This catastrophe is, however, about so much more than the depressing prospect of seeing boarded-up pubs, bars and restaurants, places that for generations have been the warm, hospitable heart of our villages, towns and cities.
Nor is it solely about the knock-on effect of such closures on suppliers and services: fishmongers, butchers, bakers, florists, cleaners and launderers. All will be hit hard, with hundreds of thousands of jobs in peril.
But my greatest fear is for the young people who, for the most part, staff our establishments – an entire generation who despite being at virtually zero risk from Covid-19 will pay the heaviest price of all.
Hospitality, along with retail, is the biggest employer of school and university leavers in the UK. Some have few qualifications – the only prerequisite for the job is a friendly disposition and a readiness to work hard. But as many of them are inevitably forced out of work, between 30 and 50 per cent of under-25s could soon be facing unemployment. This is likely to be accompanied by a rise in mental health issues, even homelessness. We can also expect to see a rise in drug abuse and suicide rates.
As the father of three teenagers, aged from 14 to 19, I believe this government has betrayed an entire generation of young people. And for what? writes HUGH OSMOND. Pictured: Revellers in an outdoor bar in Soho
Remember, these are people who are unlikely to have savings to fall back on. Most of the money they earn is spent on rent and food. Without it, they cannot survive for long. The Government’s furlough scheme is not a long-term solution. There is no magic money tree.
As the father of three teenagers, aged from 14 to 19, I believe this government has betrayed an entire generation of young people. And for what? They are not driving this disease – nor are they, in general, at risk from it. It’s also a complete myth that entertainment venues have been the driver of coronavirus infections or that the Eat Out to Help Out scheme contributed to its spread.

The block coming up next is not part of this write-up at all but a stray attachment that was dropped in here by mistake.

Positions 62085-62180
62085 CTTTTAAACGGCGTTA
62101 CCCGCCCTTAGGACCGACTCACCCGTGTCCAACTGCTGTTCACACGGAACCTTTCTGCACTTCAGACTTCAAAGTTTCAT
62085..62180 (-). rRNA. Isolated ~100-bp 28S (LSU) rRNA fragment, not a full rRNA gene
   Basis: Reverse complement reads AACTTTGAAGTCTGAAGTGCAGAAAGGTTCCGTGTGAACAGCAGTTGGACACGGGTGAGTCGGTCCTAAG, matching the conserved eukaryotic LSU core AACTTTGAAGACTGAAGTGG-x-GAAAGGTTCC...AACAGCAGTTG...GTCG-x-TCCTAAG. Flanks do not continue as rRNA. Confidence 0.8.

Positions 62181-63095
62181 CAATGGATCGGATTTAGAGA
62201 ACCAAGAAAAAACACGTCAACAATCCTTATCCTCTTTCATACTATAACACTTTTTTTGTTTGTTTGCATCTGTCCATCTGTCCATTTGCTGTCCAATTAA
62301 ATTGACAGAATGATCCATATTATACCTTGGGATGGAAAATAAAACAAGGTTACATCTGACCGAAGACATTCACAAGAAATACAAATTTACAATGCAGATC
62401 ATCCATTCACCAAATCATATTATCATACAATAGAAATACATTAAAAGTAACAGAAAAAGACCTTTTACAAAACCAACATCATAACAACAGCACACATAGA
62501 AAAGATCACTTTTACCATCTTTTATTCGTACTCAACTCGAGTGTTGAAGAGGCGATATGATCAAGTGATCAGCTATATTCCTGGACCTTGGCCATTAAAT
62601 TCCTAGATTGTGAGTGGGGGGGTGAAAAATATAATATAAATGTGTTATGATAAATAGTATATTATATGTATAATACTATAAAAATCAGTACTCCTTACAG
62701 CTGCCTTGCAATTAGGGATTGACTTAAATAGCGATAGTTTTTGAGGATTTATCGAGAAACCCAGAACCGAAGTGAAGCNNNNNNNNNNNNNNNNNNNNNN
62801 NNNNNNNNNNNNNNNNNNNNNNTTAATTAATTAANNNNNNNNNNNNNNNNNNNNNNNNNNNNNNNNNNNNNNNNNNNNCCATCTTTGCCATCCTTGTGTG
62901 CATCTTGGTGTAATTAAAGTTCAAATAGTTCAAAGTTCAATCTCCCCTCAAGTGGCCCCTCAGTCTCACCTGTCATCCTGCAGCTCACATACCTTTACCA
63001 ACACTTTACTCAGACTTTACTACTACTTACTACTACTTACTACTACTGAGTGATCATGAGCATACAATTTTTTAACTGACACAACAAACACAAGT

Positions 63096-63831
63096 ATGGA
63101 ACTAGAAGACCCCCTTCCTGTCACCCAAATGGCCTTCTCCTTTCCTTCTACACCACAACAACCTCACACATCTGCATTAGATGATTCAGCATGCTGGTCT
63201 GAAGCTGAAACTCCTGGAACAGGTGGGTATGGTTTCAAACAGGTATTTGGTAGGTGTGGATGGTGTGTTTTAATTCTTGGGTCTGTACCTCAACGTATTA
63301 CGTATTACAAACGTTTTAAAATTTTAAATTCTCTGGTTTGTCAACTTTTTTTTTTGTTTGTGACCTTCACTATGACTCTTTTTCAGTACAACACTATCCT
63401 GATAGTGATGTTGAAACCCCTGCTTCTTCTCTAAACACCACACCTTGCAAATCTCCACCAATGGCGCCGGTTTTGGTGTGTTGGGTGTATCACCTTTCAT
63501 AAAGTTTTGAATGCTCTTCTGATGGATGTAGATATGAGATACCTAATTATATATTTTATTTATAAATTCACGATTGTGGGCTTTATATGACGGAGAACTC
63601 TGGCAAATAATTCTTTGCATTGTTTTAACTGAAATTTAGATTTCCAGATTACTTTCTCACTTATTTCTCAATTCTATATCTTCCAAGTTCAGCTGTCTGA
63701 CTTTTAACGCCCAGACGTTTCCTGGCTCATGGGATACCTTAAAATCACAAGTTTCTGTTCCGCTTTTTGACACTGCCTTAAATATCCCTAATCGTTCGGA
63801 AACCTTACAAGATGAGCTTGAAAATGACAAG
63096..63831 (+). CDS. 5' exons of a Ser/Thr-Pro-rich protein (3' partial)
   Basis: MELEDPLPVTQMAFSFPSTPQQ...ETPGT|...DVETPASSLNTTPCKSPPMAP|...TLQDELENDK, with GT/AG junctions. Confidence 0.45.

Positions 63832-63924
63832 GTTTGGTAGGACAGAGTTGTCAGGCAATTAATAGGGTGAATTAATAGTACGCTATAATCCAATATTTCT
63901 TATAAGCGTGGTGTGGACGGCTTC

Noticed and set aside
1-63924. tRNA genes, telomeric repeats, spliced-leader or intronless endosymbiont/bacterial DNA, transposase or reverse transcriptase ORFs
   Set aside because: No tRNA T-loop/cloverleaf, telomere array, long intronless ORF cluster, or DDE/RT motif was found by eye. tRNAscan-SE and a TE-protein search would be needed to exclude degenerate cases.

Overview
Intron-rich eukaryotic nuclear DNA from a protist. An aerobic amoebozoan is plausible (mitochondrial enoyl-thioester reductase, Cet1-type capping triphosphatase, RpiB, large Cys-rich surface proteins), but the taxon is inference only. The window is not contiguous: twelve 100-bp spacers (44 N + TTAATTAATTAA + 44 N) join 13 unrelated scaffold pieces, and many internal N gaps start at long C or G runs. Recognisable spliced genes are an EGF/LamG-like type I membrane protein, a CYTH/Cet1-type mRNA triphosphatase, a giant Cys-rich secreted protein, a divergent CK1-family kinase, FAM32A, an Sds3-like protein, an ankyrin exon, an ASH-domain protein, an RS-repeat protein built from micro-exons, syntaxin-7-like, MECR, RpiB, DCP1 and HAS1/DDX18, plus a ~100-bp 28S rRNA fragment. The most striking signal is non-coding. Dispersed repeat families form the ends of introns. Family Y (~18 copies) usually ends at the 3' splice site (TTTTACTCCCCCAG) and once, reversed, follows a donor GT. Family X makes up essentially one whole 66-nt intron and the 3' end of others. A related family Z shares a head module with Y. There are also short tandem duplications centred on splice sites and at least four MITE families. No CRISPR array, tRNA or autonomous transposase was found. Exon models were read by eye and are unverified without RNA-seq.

The evidence simply doesn’t not back this up. Last week, a survey of 22,500 pubs, bars and restaurants across the UK reported only 275 NHS Test and Trace incidences. That’s around 1 per cent.
The latest data from Public Health England also shows that hospitality was linked to just 2.7 per cent of all Covid-19 incidents in England – compared with 32 per cent in care homes and hospitals. While the Government has been cherry-picking statistics to back up its policy, the evidence clearly shows that infections are spreading most widely in care homes and hospitals – 12,500 known locations across the country.
Hospitality, along with retail, is the biggest employer of school and university leavers in the UK. Pictured: A busy Soho bar
Surely it is more feasible to protect their occupants – around half a million people – than to stop a population of 67million from socialising. You could spend nearly £1million on each of these 12,500 establishments for things like mandatory fast testing and that would still be less money than has been wasted on the failed Test and Trace system.
As I write this, I am sitting in a bar in central London, one of those owned by my own group, Various Eateries. There are 60 or 70 people in the room, all of them, at a guess, under 30. The tables are full, the atmosphere is buzzing, the staff are hard at work despite the myriad questions they have about the future and what it will look like.
None of us, of course, can know for sure, but what I do believe is that Boris Johnson’s government has turned its back on our young people. They will pay a heavy price for doing so, not least at the next general election when they will undoubtedly be held to account by those they betrayed.
Hugh Osmond is the founder of Punch Taverns, one of the UK’s largest pub chains